Advantages of Paying Your 2015 Income Tax through Chapter 13

Law Office of Robert L. Firth May 30, 2016

If you owe income tax for 2015 (or 2013 or 2014), pay it by simply paying less to your other creditors.

If You Don’t Owe Too Much Recent Income Tax

If you owe income taxes from the last couple tax years, you most likely would not be able to discharge (legally write off) those taxes in bankruptcy. But it may STILL make sense to file a Chapter 7 “straight bankruptcy” case to get rid of all or most of your OTHER debts. Then you may be able to afford to pay off the remaining income tax through reasonable monthly installments payments.

If You Owe Too Much Recent Income Tax

But your tax debt may be too large for that. If instead you file a Chapter 13 “adjustment of debts” case to take care of recent income taxes, you would likely be able to do so without paying anything more than if you had not owed that tax.

Let’s see how that works.

Payment of Recent Income Taxes Under Chapter 13

Chapter 13 is a very flexible procedure, especially appropriate for taking care of income tax debts. Recent taxes that can’t be discharged must be paid in full during your 3-to-5-year Chapter 13 payment plan. But this requirement that you pay such taxes in full can be used to your advantage. You get certain benefits in every Chapter 13 case, and even bigger benefits in certain cases.

The Benefits of Paying Your Recent Income Tax Debt in Just About Every Chapter 13 Case

No matter what else is going on in your Chapter 13 case, you get three major benefits for paying your 2015 and other recent income taxes through this procedure:

  1. You are protected from the IRS (and your state income tax authority) throughout the repayment process against their collection procedures. This is often better than dealing with the IRS/state directly to set up and try to fulfill an after-Chapter 7 installment payment arrangement.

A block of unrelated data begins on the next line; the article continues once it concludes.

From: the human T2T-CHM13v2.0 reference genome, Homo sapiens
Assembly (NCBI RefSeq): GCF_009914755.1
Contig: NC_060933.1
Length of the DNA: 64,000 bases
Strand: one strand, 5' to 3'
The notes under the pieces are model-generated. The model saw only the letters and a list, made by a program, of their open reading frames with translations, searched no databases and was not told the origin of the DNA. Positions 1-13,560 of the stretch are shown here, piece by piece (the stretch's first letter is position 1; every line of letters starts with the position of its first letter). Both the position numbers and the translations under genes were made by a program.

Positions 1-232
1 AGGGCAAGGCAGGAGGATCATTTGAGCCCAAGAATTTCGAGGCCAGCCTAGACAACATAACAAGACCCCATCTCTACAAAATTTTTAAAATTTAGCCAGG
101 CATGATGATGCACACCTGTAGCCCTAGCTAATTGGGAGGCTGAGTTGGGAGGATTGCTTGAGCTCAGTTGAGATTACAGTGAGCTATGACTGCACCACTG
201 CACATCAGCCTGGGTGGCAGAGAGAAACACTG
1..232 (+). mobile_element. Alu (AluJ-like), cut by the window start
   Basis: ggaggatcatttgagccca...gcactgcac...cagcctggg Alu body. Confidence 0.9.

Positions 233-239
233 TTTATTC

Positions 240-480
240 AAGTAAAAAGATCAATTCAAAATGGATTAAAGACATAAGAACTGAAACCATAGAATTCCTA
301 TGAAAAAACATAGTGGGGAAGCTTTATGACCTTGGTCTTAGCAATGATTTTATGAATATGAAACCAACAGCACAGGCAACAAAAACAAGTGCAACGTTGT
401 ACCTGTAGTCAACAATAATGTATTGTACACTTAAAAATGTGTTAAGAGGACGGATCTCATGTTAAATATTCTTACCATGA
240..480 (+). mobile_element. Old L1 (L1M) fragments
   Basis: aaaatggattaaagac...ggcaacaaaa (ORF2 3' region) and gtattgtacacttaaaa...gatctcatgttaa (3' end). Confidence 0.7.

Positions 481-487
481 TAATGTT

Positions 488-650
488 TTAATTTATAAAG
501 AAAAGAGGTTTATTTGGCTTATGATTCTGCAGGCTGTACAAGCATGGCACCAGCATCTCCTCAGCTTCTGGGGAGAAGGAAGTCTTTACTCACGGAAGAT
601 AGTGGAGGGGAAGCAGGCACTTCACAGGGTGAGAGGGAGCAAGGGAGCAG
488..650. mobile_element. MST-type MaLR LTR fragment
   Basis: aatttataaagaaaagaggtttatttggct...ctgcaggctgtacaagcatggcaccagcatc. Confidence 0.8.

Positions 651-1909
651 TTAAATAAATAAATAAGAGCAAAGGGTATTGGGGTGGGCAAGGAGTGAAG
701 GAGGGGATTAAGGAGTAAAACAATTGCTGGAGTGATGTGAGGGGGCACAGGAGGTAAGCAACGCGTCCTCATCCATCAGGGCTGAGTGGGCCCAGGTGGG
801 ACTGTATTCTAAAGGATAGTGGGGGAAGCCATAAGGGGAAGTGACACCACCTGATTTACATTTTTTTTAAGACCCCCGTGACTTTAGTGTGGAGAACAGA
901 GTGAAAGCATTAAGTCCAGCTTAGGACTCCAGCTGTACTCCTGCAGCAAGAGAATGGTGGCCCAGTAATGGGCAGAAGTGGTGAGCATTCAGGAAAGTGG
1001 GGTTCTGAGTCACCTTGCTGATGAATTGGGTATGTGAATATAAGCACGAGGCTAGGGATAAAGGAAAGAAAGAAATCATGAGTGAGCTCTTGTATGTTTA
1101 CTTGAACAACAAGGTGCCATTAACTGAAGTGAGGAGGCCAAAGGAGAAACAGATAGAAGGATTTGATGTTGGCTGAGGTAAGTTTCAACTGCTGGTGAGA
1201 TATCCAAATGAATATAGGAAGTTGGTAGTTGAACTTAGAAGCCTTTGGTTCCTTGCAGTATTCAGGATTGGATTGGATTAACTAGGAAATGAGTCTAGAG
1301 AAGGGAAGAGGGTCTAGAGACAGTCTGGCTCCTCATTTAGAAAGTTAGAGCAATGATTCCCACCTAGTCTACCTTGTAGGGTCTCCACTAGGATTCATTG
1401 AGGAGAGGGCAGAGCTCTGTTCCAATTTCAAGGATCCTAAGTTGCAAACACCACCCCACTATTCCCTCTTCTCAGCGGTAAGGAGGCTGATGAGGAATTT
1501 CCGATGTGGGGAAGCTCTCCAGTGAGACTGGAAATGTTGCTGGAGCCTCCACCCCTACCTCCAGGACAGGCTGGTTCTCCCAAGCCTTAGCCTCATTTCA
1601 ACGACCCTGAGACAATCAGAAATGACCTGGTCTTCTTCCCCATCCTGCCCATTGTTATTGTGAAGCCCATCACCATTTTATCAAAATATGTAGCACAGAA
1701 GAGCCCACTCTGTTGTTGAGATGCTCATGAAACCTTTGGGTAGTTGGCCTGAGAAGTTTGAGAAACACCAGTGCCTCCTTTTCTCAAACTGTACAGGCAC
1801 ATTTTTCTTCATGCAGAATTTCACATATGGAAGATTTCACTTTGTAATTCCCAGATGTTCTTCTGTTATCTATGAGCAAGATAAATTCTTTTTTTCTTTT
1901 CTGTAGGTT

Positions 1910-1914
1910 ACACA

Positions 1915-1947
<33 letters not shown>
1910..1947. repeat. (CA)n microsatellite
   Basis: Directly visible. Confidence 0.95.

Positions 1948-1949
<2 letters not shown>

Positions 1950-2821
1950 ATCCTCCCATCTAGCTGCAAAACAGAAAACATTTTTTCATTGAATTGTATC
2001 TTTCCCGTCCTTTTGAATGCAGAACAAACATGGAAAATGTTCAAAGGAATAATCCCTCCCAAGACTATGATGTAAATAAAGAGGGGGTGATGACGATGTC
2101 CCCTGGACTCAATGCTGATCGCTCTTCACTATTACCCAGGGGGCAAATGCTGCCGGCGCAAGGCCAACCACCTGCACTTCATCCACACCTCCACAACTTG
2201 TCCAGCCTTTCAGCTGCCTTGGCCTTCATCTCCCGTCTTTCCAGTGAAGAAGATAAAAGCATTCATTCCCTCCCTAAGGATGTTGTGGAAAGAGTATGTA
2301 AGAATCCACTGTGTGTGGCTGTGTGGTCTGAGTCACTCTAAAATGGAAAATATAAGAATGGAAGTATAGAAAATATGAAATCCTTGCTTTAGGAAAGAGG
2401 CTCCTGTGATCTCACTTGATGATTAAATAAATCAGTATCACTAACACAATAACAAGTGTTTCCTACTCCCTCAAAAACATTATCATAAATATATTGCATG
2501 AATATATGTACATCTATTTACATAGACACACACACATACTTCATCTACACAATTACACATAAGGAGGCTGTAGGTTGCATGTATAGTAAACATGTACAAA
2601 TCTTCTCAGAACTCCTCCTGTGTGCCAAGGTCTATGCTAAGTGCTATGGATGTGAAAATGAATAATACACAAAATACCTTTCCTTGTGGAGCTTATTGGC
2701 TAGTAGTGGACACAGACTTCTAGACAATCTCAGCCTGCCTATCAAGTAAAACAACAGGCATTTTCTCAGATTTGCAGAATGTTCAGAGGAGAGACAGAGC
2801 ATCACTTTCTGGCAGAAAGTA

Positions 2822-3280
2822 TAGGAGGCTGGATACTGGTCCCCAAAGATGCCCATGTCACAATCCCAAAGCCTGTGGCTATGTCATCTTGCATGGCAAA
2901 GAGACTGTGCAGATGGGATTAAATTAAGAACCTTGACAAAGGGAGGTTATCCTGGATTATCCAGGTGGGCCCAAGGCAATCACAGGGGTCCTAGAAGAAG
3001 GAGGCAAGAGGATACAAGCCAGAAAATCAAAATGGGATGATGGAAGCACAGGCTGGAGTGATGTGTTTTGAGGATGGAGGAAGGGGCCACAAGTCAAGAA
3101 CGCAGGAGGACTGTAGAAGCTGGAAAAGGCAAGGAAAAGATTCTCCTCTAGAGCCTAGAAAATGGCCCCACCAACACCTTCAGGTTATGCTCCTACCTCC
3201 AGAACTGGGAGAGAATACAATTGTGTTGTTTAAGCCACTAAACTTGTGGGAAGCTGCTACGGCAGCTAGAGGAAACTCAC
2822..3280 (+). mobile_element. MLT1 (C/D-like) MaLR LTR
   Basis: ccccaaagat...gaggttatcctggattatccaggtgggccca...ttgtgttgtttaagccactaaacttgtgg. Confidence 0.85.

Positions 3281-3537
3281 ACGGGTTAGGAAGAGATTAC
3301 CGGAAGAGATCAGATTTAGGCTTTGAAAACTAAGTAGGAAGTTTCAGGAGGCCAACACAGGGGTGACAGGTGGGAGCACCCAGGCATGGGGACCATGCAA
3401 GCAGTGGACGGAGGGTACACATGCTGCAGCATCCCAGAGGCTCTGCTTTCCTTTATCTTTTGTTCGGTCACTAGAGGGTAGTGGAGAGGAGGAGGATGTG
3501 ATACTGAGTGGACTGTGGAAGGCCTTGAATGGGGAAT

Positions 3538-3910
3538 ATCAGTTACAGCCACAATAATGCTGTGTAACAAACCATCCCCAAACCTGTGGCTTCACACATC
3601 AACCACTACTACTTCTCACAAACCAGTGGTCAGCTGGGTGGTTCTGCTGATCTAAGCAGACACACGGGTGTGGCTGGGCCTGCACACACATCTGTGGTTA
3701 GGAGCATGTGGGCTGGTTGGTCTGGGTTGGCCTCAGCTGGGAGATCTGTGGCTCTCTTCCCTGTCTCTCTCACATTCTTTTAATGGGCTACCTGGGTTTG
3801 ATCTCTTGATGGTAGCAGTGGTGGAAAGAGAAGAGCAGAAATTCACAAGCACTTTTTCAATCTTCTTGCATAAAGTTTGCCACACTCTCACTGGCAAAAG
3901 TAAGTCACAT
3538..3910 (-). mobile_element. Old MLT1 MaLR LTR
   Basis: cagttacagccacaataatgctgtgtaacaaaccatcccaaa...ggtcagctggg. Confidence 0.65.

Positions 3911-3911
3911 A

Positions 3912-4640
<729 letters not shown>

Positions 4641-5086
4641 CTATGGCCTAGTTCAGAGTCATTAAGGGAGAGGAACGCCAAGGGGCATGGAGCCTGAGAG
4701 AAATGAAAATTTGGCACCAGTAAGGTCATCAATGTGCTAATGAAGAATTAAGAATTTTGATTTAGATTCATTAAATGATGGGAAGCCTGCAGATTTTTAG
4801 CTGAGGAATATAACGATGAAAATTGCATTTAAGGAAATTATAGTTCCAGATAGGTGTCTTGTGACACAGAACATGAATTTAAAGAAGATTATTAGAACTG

2. You have much more flexibility in paying the taxes compared to complying with the IRS/state’s payment rules and regulations. You can often pay less on the tax debt at first so that you can focus on even higher priorities (such as catching up on your mortgage, vehicle, or child support).

  3. No additional interest or penalties are added to the tax you owe while you are in the Chapter 13 case (as long as there’s no recorded tax lien). As a result you pay less to get rid of the tax debt.

Paying Off Your 2015 Tax in Effect for Free

In addition to these benefits, often the fact that you owe recent income taxes costs you absolutely nothing beyond what you would have had to pay anyway to your creditors overall through your Chapter 13 case. The amount you pay towards the taxes simply reduces what you would have paid the other creditors. How could this be?

In a Chapter 13 case you are required to pay all your “disposable income” towards your debts during the required period of time. Some special debts—usually secured and “priority” ones—are paid first, and then whatever is left over is divided among the “general unsecured” debts. As long as the total “priority” income tax is no more than the total amount of “general unsecured” debts, then usually the tax is paid in full simply by reducing the amount that would have been paid to the “general unsecured” debts.

An Example

To make sense of this, assume that a debtor’s “disposable income” is $250 per month, she’s required to pay into her Chapter 13 plan for 36 months, and has “general unsecured” debts totaling $15,000. She would be paying $9,000 (36 months times $250 per month) towards the $15,000 in “general unsecured” debts. So those creditors would receive 60 cents on the dollar. (This assumes no trustee or attorney fees, for the sake of simplicity.)

But now assume that this same debtor also owes a 2015 income tax debt of $6,000. She would still pay $250 per month for 36 months, a total of $9,000. But now the $6,000 income tax would be paid out of that first, reducing the amount left over for the “general unsecured” debts. Those creditors would now receive only $3,000 ($9,000 minus $6,000) out of the $15,000 owed to them, only 20 cents on the dollar.

So, in this example having the $6,000 in 2015 income tax debt does not change how much the debtor is would need to pay during the life of the Chapter 13 case. The “general unsecured” debts would simply receive that much less. And at the end of the case the remaining debts would be discharged, and the debtor would owe nothing.